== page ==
Due to years of economic and political pressure from Azerbaijan’s print media, online news outlets are filling the gap.
Media analysts in Azerbaijan say that the country’s print media has almost disappeared, but the country is seeing an increase in online media.
Media rights expert and lawyer Alasgar Mamdali said the newspaper’s decline is the biggest loss to the Azerbaijani media in more than a decade.
“Newspapers in Azerbaijan were once very powerful as well as a serious alternative source of news. In this sense, it is a serious loss,” he told VOA.
Reporters Without Borders (RSF) said, “All print newspapers with critical stance have been closed.” The media watchdog has ranked Azerbaijan 154 out of 180 countries as the 1st most free in the World Press Freedom Index.
The country’s papers are bent for a variety of reasons, with analysts saying officials use the courts or pressure independent news outlets to withhold state financial aid or public funds.
The government of Azerbaijan, however, disputes claims that the media comes under political pressure or persecution.
“There is no problem from the government side. Media is a business entity. The government gives tax incentives,” a spokesperson for Azerbaijan’s Media Development Agency told VOA.
The government agency oversees press accreditation and licensing, and has the power to issue warnings and file lawsuits against media outlets that violate the laws.
Baku-based freelancer Kamran Mahmudov told VOA that Azerbaijan’s newspaper industry faces many problems ranging from lack of funds to lack of independence. He added that only a few newspapers are still published, and they belong to the ruling party or people close to the government.
“They try to pretend that they are publishing newspapers,” Mahmudov said. “But nobody needs those newspapers. These newspapers don’t have efficiency and fairness. Nobody trusts them.”
Ulvi Hasanli, co-founder and editor of the independent news website Abjas, said he believed independent print media collapsed largely because of political pressure.
“The government destroyed them through administrative resources and the courts. At present, there are few newspapers published, but there is no independent publication that covers problems independently,” he told VOA.
Hasanli and other journalists cited several economic problems, including an increase in the price of printing materials, publishing services and press broadcasting services, and the loss of newsstands.
“In normal countries, independent media outlets operate mainly on advertising revenue, while in Azerbaijan the government has blocked advertising revenue on independent newspapers,” Hasanli said.
keep business distance
Businesses take their cues from authorities and are often reluctant to advertise in media outlets under scrutiny or overly critical of the government.
Hasanli said he was aware of cases where business owners were brought in for questioning after advertising in independent media.
“There is already such an atmosphere of fear in Azerbaijan that entrepreneurs themselves understand and accept that they should not advertise in the independent media, as they may be called to the police station at any time,” he said.
Print media may be gradually phased out, but journalists and experts say the widespread use of social networks and the growth of online media are positive developments.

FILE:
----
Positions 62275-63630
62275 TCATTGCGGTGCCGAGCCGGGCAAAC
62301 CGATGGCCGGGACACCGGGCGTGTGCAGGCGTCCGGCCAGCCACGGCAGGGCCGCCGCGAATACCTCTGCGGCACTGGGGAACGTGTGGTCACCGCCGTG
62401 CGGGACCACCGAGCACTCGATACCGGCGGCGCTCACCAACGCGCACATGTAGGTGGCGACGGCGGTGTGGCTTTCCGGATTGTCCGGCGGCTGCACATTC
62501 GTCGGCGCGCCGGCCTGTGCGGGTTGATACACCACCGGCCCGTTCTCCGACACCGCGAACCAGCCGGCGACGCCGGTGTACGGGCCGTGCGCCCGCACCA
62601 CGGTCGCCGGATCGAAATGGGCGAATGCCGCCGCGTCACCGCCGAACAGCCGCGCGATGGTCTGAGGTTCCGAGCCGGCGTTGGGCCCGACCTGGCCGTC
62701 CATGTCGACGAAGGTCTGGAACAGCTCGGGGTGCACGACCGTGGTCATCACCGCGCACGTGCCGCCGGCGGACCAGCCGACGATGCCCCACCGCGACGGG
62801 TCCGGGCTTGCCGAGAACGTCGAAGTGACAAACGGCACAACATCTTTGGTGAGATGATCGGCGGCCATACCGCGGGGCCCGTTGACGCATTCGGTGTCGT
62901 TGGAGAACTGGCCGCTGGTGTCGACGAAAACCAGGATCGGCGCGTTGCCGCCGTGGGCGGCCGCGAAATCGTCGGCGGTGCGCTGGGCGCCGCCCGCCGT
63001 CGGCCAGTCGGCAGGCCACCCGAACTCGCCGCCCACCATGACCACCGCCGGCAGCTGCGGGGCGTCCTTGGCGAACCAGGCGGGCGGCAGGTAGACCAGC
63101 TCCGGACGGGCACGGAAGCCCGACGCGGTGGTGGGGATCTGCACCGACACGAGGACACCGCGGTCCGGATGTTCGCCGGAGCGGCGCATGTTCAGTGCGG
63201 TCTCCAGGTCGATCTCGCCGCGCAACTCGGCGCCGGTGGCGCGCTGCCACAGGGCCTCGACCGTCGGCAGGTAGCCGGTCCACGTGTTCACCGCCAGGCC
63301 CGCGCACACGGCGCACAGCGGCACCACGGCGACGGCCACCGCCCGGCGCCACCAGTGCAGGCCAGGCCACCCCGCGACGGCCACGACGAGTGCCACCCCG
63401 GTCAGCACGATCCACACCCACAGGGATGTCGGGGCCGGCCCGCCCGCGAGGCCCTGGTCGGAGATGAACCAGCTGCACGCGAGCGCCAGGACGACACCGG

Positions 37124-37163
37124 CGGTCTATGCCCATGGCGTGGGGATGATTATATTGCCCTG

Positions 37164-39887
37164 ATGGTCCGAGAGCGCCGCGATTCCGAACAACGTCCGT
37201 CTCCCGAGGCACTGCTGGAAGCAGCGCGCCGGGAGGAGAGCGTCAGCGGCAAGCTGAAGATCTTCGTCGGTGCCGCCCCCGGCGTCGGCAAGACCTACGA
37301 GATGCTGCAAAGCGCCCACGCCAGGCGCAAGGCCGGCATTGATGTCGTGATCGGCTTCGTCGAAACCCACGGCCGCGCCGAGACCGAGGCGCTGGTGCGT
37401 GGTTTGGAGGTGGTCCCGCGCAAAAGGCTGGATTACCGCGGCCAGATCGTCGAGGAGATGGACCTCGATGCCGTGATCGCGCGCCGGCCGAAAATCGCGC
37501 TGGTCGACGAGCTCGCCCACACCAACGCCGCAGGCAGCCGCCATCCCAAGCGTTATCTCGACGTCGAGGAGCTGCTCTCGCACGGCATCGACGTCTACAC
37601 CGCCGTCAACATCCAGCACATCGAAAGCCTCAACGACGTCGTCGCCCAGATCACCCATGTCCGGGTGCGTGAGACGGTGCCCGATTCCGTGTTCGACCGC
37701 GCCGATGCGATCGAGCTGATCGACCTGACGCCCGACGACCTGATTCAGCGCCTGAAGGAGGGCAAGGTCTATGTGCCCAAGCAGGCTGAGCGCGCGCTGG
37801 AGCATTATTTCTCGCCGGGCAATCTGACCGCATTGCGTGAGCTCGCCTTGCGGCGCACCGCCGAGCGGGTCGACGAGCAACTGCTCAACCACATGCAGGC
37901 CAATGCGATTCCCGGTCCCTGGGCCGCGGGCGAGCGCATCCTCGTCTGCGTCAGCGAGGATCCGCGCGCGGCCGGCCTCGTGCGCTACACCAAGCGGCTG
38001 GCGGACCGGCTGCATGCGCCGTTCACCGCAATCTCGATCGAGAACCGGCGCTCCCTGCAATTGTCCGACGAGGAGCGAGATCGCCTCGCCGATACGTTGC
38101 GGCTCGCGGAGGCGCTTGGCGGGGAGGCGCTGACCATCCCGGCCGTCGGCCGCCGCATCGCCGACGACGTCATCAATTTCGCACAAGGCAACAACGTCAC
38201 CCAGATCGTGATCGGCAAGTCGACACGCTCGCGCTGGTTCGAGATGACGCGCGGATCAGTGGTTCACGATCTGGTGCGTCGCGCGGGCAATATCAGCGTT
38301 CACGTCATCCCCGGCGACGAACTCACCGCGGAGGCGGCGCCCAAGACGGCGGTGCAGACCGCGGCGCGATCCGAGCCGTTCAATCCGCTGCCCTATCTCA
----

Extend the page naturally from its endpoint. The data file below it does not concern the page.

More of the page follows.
Media law expert Mammadali said these digital sites help create pluralism. “Most of the media outlets in Azerbaijan operate online, and all have a huge social media presence,” he said.
Freelance journalist Mahmudov said Facebook and YouTube are the most popular social media platforms in the country. As a result, he said, all independent Internet TV stations are focused on those platforms, and they attract more viewers “who want to get the right information.”
Mahmudov covers political, social, economic and human rights stories. The journalist said that people are able to speak more freely on social media, so he feels more comfortable working online.
According to a study by the Baku Research Institute, about 80% of Azerbaijan’s 10.1 million people are online, and social media users are on the rise. The number of social media users in the country increased by 600,000 between 2020 and 2021, according to research by the independent non-profit think tank.
Since a significant portion of the country’s population uses the Internet and social media daily, “online media platforms are trying to reach those audiences,” said Abjas’s Hasanli.
His site has around 200,000 followers on his social media platform. Hasanli estimated that the media outlet provides information to hundreds of thousands of users each month.
Online media may have more space to speak freely, but those covering human rights violations, corruption investigations or social problems still face obstacles.
Journalists say access to news websites can be blocked and that some officials refuse to comment or provide information to journalists at independent or opposition outlets.
Access to Hasanli’s site was blocked in April 2017 following coverage of alleged corruption by the ruling family and various high-ranking officials. The media outlet used a proxy site for some time but now mainly publishes on social media platforms.
Media outlets benefit from online operations, Hassanli said. They avoid the problems of printing and offline sales as well as the costs associated with printing.
But, like all independent journalists working in Azerbaijan, they still run the risk of threats and pressure.
“It is very difficult to work in these conditions,” he said.
This report originated in VOA’s Azerbaijani service.
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